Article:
Trovati 3 documenti.
Trovati 3 documenti.
Princeton, N.J. : Princeton University Press, c1994.
Abstract: Governments and institutions, perhaps even more than markets, determine who gets what in our society. They make the crucial choices about who pays the taxes, who gets into college, who gets medical care, who gets drafted, where the hazardous waste dump is sited, and how much we pay for public services. Debate about these issues inevitably centres on the question of whether the solution is "fair". In "Equity: In Theory and Practice", H. Peyton Young offers a systematic explanation of what we mean by fairness in distributing public resources and burdens, and applies the theory to actual cases. Young begins by reviewing some of the major theories of social justice, showing that none of them explains how societies resolve distributive problems in practice. He then suggests an alternative approach to analyzing fairness in concrete situations: equity, he argues, does not boil down to a single formula, but represents a balance between competing principles of need, desert, and social utility. The studies Young uses to illustrate his approach include the design of income tax schedules, priority schemes for allocating scarce medical resources, formulas for distributing political representation, and criteria for setting fees for public services. Each represents a unique blend of historical perspective, rigorous analysis, and an emphasis on practical solutions.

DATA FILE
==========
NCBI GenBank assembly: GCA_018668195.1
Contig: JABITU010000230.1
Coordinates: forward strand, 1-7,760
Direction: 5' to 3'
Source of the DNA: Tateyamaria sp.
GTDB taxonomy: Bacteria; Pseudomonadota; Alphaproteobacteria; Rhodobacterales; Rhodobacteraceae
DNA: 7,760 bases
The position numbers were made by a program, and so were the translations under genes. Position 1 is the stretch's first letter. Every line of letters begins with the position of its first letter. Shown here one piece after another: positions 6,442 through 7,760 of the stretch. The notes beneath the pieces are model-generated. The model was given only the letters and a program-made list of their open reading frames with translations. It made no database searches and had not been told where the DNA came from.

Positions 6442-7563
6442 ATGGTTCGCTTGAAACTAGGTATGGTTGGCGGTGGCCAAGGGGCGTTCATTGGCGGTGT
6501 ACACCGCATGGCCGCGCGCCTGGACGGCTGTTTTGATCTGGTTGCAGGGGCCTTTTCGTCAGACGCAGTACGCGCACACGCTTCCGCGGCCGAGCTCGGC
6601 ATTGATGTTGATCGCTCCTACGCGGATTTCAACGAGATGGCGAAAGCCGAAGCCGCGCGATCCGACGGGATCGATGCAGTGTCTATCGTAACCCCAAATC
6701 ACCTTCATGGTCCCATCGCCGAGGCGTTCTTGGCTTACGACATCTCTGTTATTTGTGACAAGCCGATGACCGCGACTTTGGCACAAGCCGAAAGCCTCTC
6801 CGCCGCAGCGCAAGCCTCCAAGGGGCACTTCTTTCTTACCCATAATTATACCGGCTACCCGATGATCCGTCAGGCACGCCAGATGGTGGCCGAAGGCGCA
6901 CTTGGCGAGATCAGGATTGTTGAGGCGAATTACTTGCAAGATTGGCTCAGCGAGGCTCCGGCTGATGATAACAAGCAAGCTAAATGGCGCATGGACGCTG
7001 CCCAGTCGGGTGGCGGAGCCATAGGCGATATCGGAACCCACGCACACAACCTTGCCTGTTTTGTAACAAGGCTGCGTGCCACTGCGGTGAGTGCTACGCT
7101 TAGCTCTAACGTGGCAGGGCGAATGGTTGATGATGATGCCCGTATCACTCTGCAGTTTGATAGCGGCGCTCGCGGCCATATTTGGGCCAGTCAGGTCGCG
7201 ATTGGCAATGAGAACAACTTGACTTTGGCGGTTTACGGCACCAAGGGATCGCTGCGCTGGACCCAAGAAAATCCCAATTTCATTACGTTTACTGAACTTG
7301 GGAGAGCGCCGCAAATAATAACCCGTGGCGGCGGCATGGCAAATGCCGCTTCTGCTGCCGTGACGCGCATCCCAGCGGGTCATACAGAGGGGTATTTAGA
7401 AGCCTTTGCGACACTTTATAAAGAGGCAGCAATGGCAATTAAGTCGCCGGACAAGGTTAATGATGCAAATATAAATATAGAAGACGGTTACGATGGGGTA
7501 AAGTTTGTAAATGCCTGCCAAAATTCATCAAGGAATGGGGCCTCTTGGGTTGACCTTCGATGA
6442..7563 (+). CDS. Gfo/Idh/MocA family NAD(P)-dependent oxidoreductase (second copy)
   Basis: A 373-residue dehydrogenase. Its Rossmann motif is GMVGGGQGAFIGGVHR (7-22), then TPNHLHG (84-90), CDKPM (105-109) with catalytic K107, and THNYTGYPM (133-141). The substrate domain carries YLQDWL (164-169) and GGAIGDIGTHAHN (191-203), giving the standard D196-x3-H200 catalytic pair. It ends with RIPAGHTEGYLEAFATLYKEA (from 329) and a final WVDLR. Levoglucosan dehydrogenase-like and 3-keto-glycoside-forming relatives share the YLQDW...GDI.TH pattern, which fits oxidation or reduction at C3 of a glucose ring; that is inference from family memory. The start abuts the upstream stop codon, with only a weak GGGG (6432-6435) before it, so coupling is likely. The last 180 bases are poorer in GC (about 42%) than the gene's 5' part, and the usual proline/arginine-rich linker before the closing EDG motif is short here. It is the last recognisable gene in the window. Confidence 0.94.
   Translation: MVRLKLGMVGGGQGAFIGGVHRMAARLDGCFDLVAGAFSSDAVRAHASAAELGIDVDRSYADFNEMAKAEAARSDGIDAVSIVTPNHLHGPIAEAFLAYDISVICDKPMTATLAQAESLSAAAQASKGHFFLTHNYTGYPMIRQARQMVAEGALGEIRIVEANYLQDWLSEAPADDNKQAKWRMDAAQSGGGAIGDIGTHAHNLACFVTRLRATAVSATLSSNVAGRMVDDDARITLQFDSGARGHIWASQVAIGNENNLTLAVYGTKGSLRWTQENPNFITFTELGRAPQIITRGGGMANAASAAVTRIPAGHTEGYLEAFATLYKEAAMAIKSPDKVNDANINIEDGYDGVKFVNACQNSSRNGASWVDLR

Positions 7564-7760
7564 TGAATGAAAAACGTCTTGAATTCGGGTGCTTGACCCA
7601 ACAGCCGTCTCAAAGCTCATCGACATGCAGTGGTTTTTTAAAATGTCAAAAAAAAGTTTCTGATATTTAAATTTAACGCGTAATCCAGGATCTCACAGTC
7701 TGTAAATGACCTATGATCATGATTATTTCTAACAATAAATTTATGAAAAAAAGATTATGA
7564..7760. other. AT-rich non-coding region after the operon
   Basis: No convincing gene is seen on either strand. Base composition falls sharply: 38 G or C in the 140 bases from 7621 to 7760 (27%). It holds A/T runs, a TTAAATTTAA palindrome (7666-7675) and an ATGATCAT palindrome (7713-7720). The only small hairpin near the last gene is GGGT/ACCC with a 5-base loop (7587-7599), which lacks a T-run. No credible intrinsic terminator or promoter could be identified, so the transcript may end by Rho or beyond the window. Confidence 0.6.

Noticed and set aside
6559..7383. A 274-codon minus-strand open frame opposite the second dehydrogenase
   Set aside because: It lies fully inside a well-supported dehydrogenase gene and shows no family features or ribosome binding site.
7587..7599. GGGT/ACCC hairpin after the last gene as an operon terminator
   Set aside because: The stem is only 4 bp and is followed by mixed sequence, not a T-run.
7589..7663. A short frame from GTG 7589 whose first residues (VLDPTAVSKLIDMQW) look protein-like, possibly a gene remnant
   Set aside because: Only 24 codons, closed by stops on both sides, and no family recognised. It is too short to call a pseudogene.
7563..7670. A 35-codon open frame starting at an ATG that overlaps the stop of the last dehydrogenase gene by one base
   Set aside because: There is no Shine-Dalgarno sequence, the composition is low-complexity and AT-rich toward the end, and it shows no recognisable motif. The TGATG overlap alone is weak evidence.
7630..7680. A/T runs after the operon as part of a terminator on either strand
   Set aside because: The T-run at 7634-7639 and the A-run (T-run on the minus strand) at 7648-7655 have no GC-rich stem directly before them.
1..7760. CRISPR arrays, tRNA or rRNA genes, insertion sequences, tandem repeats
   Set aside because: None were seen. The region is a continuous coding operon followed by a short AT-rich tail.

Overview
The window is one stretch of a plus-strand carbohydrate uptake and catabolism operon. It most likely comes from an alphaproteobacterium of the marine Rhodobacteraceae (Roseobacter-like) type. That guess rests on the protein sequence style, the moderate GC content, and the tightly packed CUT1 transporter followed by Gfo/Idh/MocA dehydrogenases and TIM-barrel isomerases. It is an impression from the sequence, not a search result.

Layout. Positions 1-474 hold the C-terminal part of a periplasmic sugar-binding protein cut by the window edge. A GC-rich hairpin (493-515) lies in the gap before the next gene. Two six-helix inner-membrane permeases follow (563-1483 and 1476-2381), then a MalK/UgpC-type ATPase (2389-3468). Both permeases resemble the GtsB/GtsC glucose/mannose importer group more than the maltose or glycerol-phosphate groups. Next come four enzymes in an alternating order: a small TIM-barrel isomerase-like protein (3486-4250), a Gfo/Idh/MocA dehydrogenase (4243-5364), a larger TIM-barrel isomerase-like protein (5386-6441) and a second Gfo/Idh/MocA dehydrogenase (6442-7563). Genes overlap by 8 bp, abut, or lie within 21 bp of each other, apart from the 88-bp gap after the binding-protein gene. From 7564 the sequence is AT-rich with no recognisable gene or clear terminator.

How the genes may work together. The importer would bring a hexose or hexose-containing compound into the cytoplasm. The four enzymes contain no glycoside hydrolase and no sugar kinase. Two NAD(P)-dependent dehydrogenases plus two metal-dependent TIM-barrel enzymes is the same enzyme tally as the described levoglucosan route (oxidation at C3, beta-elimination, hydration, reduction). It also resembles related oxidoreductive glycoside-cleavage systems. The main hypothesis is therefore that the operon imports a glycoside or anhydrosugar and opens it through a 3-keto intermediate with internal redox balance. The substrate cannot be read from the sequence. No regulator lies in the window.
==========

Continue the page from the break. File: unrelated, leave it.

New York : Cambridge University Press, 2008.
Abstract: Games in Economic Development examines the roots of poverty and prosperity through the lens of elementary game theory, illustrating how patterns of human interaction can lead to vicious cycles of poverty as well as virtuous cycles of prosperity. This book shows how both social norms and carefully designed institutions can help shape the 'rules of the game', making better outcomes in a game possible for everyone involved. The book is entertaining to read, it can be accessed with little background in development economics or game theory. Its chapters explore games in natural resource use; education; coping with risk; borrowing and lending; technology adoption; governance and corruption; civil conflict; international trade; and the importance of networks, religion, and identity, illustrating concepts with numerous anecdotes from recent world events. Comes complete with an appendix, explaining the basic ideas in game theory used in the book.
Baltimore : Johns Hopkins University Press, c1988.
Johns Hopkins series in the mathematical sciences ; 5